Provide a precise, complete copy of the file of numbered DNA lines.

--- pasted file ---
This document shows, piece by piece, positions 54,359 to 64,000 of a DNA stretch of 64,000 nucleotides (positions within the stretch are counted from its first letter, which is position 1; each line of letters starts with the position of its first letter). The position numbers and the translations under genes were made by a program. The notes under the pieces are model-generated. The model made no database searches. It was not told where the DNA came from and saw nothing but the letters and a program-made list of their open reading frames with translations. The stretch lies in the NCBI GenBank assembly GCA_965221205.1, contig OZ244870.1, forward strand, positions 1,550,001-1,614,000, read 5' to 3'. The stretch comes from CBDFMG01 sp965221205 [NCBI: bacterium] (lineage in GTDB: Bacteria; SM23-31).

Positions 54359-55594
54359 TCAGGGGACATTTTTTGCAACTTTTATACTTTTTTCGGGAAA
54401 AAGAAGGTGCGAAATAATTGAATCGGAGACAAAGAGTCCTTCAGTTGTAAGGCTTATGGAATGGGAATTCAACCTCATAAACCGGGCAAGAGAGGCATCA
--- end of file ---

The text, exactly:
This document shows, piece by piece, positions 54,359 to 64,000 of a DNA stretch of 64,000 nucleotides (positions within the stretch are counted from its first letter, which is position 1; each line of letters starts with the position of its first letter). The position numbers and the translations under genes were made by a program. The notes under the pieces are model-generated. The model made no database searches. It was not told where the DNA came from and saw nothing but the letters and a program-made list of their open reading frames with translations. The stretch lies in the NCBI GenBank assembly GCA_965221205.1, contig OZ244870.1, forward strand, positions 1,550,001-1,614,000, read 5' to 3'. The stretch comes from CBDFMG01 sp965221205 [NCBI: bacterium] (lineage in GTDB: Bacteria; SM23-31).

Positions 54359-55594
54359 TCAGGGGACATTTTTTGCAACTTTTATACTTTTTTCGGGAAA
54401 AAGAAGGTGCGAAATAATTGAATCGGAGACAAAGAGTCCTTCAGTTGTAAGGCTTATGGAATGGGAATTCAACCTCATAAACCGGGCAAGAGAGGCATCA